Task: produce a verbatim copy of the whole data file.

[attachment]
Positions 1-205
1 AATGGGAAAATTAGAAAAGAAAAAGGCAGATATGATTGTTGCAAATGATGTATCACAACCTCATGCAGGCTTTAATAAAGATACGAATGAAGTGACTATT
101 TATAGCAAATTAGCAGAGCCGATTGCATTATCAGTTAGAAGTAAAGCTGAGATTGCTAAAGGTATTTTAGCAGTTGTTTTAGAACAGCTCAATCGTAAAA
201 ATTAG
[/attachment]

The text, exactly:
Positions 1-205
1 AATGGGAAAATTAGAAAAGAAAAAGGCAGATATGATTGTTGCAAATGATGTATCACAACCTCATGCAGGCTTTAATAAAGATACGAATGAAGTGACTATT
101 TATAGCAAATTAGCAGAGCCGATTGCATTATCAGTTAGAAGTAAAGCTGAGATTGCTAAAGGTATTTTAGCAGTTGTTTTAGAACAGCTCAATCGTAAAA
201 ATTAG